not engaged in agriculture ; and who, to say the least,
have spoken with insufficient information. Except that
occasionally some one has, in the face of public opinion,
dared to defend the position and character of the agricul-
tural labourer, the public discussion of this question has
been carried on mainly by people who neither know the
agricultural labourer nor have to pay him, and who,
unhappily, have too often made it their business to be
antagonistic to everything and everybody connected with
the land. Agriculturists have had no chance of defending
themselves, and that has been accepted as truth which has
been the most loudly proclaimed.

And it is a melancholy thought that the statements
made on this subject have gone forth to the whole country,
and not to this country only, but to the whole world, and
have been actually believed.



Xow, we ask, is it right, is it just, nay, is it wise to speak
on questions before investigating the facts? Surely the
first thing to be done by a man who would discuss a
question is to make himself thoroughly acquainted with
the facts. And on agricultural questions, facts have been
systematically ignored.



Now this is a question which requires to be looked
at fully.

It is well known to those acquainted wdth the subject
that agricultural affairs, to be understood, must be taken
as a whole. They are unique. They stand on a basis
separate and distinct from that of all others : in fact,
persons not acquainted with them have not the slightest idea
of them. To form a correct judgment on the question of
the agricultural labourer, there are many points to be con-
sidered. To deal fairly with it, it must be looked at in
all its entirety. It is not enough to quote individual
cases, or the position of individual labourers ; all the
circumstances connected with the general subject must
be taken into consideration. And the proof must be
proof of its own kind. It will not do to apply commercial
principles to the question : and there is nothing strange or
unnatural in this. The fact is, in treating of any question,
the mode of treatment must be 'sui generis. You can
no more judge of agricultural questions by commercial
principles, than you can judge of chemical questions by
mathematical principles, or a question of religious experi-
ence by scientific principles. A mathematical question
must be treated on mathematical principles, and a chemical



question on cliemical principles. A mathematical proofs
though, perfect in its own case, would be quite useless
to solve a chemical question, or a chemical proof to solve
a mathematical question. Just so with agriculture —
agricultural questions must be treated on agricultural
principles.

We cannot admit, however, that the burden of proof
on this question lies on the side of farmers ; for a man
is not bound to answer every charge that may be brought
against him, otherwise he might be constantly engaged in
rebutting charges. The oniiH 2)rohandi lies on the other
side. But since these charges have been so long followed
up, are still being made, and are of so serious a nature,
it may be for their own satisfaction to do so ; and, indeed,
farmers gladly accept any opportunity of defending them-
selves.

Nor can we admit that we are bound to meet the
demands of self-constituted judges and critics. "We cannot
admit that we are bound to accept their standard, any
more than they are bound to accept ours. Though we
assert that our standard of life for the labourer is quite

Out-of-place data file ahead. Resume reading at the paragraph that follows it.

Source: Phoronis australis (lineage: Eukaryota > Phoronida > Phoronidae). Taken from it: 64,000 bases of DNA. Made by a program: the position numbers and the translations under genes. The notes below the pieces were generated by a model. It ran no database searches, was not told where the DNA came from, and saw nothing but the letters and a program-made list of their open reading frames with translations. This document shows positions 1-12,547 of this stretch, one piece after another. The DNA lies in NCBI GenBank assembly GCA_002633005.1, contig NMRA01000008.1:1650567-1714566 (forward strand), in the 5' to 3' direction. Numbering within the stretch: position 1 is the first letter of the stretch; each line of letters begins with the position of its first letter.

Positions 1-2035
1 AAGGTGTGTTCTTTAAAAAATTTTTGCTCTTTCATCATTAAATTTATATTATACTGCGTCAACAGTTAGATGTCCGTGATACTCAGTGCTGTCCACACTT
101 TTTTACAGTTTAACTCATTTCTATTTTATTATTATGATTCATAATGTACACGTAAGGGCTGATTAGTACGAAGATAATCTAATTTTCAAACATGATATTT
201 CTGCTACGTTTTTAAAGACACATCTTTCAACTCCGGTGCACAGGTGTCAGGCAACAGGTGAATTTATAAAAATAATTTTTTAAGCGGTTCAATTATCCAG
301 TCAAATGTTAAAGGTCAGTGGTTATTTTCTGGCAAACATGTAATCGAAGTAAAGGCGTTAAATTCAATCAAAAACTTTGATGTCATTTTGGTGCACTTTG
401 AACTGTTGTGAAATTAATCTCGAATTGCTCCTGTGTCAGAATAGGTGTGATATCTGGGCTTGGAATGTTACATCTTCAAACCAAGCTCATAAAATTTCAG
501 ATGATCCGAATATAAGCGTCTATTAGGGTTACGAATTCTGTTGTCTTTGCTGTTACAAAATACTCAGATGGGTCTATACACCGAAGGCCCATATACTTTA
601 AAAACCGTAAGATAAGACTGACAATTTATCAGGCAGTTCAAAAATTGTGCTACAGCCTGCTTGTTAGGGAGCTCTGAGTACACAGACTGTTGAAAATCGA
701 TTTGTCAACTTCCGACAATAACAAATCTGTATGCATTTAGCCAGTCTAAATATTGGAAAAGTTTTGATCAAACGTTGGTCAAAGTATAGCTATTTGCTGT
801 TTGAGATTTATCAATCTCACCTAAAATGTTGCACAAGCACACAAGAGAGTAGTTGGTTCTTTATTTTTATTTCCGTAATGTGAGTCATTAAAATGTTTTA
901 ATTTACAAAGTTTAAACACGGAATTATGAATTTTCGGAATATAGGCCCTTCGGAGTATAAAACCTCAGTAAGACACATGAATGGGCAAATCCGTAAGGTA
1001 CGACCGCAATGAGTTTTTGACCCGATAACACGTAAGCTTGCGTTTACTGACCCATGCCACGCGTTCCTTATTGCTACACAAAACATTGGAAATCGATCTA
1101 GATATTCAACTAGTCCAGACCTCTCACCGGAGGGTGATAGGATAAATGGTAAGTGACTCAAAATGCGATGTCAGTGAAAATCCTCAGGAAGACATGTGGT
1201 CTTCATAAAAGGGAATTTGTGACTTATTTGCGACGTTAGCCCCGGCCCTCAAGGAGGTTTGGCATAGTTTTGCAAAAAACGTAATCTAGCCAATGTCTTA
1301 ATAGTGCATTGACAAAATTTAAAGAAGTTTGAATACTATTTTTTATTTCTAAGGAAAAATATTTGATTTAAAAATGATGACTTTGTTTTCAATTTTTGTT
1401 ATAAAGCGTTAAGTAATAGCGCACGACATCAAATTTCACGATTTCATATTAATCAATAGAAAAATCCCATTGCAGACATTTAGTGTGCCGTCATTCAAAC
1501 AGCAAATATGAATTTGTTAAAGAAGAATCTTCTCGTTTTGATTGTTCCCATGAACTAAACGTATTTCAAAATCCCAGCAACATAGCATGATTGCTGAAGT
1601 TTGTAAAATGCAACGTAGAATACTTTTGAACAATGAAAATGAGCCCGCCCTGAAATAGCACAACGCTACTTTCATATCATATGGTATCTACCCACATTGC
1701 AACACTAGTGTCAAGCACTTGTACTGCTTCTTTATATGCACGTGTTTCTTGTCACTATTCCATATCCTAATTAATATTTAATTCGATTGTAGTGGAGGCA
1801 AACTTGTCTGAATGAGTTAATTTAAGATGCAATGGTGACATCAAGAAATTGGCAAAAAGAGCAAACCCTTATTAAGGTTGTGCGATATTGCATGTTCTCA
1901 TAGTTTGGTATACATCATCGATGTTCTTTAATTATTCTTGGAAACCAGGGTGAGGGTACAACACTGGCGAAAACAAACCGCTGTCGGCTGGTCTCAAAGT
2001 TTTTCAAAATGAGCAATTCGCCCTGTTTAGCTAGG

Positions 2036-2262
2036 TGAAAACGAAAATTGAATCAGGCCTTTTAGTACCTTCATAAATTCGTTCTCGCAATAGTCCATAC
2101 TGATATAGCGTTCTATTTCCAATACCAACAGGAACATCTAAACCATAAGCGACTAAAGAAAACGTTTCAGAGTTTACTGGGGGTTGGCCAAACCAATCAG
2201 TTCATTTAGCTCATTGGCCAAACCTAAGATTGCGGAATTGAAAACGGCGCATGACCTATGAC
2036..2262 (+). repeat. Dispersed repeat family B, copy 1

as high as theirs.

Farmers are often blamed for the state of the agricultural
labourer. But the fact is, it is a state which has gradually
grown up in the natural course of events. It is better
than preceding states ; and if it is unsatisfactory, all that
can be said about it is that the world has not improved so
fast as we could have wished. A change has been going
on in the agricultural world. This change is due to the
general circumstances of the times ; and the causes which
have led to it have been quietly working for some years.
It will go on in proportion to its own inherent life. It



needs not the assistance of agitators, nor the help of
officious friends. And, on the other hand, if it has vitality,
resistance will be ineffectual to stop it. Further than
this, and a fact of more importance, it does not even con-
demn the past. Heart-burnings, recriminations, and hard
speeches, are unnecessary. It is the old giving place to
new — the new suited to the new circumstaoccs in perhaps
about the same degree as the old was suited to the old
circumstances ; but in its turn probably destined to become
the old, and then give place to a future new.

Undoubtedly there is much room for improvement in the
agricultural world, as in the other sections of the com-
munity. And farmers are prepared to meet the requirements
of the new condition of things. But when an indictment
is brought against the whole body of farmers on the ground
of unsatisfactoriness in the state of the agricultural labourer,
they repel the indictment. If the state has been, or is,
unsatisfactor}^, farmers never caused it ; they had not the
power to alter it ; they do not wish to perpetuate it ; and
if it is altered they will be gainers by the alteration.

The facts of the case are simply these : — In times past
there was a large surplus population in the agricultural
districts. These had to be provided for. Our manufacturing,
commercial, and mining transactions were very limited,
compared with what they now are. Emigration was
availed of to a much smaller extent than at present. Con-
sequently the surplus population was not withdrawn from
the agricultural districts. The natural result was that
wages were low. But on the other hand the number of
labourers employed was large in proportion to the work
done and to the value of the produce. In addition to this,
many who were not employed had to be maintained, to a



8

great extent, at the expense of farmers. So tliat it was
not a cheap state of affairs for farmers. It was not a state
which they had any reason to wish to perpetuate on money
grounds. The state of the labourer was the natural out-